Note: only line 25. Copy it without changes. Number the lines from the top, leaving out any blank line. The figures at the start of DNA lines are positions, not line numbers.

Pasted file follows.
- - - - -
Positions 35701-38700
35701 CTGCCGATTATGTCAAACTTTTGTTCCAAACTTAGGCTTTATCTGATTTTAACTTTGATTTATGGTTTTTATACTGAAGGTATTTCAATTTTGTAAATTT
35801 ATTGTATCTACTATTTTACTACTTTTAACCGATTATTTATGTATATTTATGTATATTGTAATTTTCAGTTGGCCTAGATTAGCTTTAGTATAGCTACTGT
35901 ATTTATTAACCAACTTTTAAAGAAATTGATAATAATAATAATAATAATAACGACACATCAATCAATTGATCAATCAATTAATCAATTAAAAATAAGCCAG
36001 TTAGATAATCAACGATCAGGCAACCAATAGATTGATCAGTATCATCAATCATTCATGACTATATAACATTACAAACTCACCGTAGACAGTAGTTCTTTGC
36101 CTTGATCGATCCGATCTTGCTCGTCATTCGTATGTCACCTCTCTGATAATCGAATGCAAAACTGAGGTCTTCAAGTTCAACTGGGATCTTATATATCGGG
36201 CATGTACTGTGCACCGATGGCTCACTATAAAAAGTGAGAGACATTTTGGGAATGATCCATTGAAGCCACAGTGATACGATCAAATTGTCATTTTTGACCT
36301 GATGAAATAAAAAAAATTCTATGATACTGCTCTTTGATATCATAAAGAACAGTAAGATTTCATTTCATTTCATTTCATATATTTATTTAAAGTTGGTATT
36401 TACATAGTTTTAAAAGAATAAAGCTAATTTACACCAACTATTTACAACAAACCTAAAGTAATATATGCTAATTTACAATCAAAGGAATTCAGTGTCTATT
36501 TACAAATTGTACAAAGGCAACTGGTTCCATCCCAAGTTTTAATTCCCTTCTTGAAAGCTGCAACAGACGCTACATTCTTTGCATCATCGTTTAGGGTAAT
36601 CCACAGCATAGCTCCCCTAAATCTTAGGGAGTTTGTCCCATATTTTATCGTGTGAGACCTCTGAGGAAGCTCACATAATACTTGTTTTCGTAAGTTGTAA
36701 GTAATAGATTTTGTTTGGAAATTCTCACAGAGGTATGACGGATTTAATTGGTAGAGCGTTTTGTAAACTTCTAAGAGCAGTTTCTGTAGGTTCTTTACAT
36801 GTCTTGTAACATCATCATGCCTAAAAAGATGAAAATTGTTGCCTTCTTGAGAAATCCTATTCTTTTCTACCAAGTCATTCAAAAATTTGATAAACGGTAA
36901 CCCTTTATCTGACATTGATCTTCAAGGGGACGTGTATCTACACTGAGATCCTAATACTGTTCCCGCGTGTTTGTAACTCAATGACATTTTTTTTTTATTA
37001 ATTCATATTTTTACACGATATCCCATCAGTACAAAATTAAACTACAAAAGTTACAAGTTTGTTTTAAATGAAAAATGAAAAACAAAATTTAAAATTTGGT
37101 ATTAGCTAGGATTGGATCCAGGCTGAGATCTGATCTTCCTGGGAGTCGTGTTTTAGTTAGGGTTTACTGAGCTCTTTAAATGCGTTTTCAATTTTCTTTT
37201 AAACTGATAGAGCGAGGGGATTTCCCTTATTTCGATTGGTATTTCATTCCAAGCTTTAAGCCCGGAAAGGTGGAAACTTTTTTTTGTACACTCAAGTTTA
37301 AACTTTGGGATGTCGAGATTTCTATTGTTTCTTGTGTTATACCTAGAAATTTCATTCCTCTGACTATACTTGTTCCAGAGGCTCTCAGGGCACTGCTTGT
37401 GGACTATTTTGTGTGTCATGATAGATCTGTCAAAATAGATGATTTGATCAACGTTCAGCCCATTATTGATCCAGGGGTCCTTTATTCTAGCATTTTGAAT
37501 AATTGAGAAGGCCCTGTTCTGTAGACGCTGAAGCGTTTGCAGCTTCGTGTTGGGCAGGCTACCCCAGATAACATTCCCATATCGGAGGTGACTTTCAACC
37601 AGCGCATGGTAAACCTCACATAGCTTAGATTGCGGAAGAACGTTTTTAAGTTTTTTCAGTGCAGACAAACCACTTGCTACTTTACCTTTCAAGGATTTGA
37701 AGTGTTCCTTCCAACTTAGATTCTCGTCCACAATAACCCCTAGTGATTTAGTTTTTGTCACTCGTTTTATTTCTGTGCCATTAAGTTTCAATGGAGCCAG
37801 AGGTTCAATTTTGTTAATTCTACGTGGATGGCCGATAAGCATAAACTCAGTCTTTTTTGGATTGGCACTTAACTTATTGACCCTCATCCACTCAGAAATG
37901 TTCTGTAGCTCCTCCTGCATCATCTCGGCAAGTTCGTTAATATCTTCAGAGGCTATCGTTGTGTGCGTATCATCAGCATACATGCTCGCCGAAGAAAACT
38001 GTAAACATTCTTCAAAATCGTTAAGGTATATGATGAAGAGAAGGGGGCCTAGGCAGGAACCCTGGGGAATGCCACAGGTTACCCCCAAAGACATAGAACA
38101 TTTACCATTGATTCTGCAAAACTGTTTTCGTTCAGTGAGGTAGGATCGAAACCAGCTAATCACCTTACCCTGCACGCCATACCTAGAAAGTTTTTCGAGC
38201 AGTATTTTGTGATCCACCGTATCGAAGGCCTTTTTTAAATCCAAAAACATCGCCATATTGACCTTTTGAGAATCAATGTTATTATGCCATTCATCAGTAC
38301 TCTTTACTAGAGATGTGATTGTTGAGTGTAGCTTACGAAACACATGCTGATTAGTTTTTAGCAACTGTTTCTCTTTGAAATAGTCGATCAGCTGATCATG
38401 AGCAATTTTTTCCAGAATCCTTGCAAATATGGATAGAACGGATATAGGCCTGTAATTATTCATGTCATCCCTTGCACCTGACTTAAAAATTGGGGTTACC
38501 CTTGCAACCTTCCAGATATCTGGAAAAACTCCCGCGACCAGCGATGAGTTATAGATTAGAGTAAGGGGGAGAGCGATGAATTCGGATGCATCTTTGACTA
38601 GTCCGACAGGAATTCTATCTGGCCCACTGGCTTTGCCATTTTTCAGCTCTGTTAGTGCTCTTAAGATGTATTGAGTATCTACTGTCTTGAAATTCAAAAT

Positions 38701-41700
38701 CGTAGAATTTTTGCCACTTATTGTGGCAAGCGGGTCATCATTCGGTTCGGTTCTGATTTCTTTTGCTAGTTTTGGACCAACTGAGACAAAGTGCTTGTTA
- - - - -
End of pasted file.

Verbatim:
38001 GTAAACATTCTTCAAAATCGTTAAGGTATATGATGAAGAGAAGGGGGCCTAGGCAGGAACCCTGGGGAATGCCACAGGTTACCCCCAAAGACATAGAACA